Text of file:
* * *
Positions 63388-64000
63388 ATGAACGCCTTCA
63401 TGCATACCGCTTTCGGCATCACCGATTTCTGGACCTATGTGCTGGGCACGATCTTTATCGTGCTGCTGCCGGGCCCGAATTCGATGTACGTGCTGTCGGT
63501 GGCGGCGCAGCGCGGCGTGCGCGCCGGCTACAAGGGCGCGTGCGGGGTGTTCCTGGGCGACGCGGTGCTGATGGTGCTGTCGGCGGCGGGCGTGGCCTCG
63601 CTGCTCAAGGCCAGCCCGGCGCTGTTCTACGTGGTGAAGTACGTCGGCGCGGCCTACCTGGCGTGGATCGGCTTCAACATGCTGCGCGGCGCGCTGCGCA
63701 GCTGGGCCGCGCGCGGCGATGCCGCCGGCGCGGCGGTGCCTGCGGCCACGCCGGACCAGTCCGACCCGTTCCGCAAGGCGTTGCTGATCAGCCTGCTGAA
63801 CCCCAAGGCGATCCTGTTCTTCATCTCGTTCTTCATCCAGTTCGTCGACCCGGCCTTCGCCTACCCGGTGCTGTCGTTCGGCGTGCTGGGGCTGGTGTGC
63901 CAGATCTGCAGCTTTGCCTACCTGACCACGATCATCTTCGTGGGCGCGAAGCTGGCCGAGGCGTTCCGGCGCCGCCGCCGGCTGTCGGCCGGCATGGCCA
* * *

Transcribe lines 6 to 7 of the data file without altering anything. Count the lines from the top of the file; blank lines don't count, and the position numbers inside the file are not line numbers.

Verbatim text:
63701 GCTGGGCCGCGCGCGGCGATGCCGCCGGCGCGGCGGTGCCTGCGGCCACGCCGGACCAGTCCGACCCGTTCCGCAAGGCGTTGCTGATCAGCCTGCTGAA
63801 CCCCAAGGCGATCCTGTTCTTCATCTCGTTCTTCATCCAGTTCGTCGACCCGGCCTTCGCCTACCCGGTGCTGTCGTTCGGCGTGCTGGGGCTGGTGTGC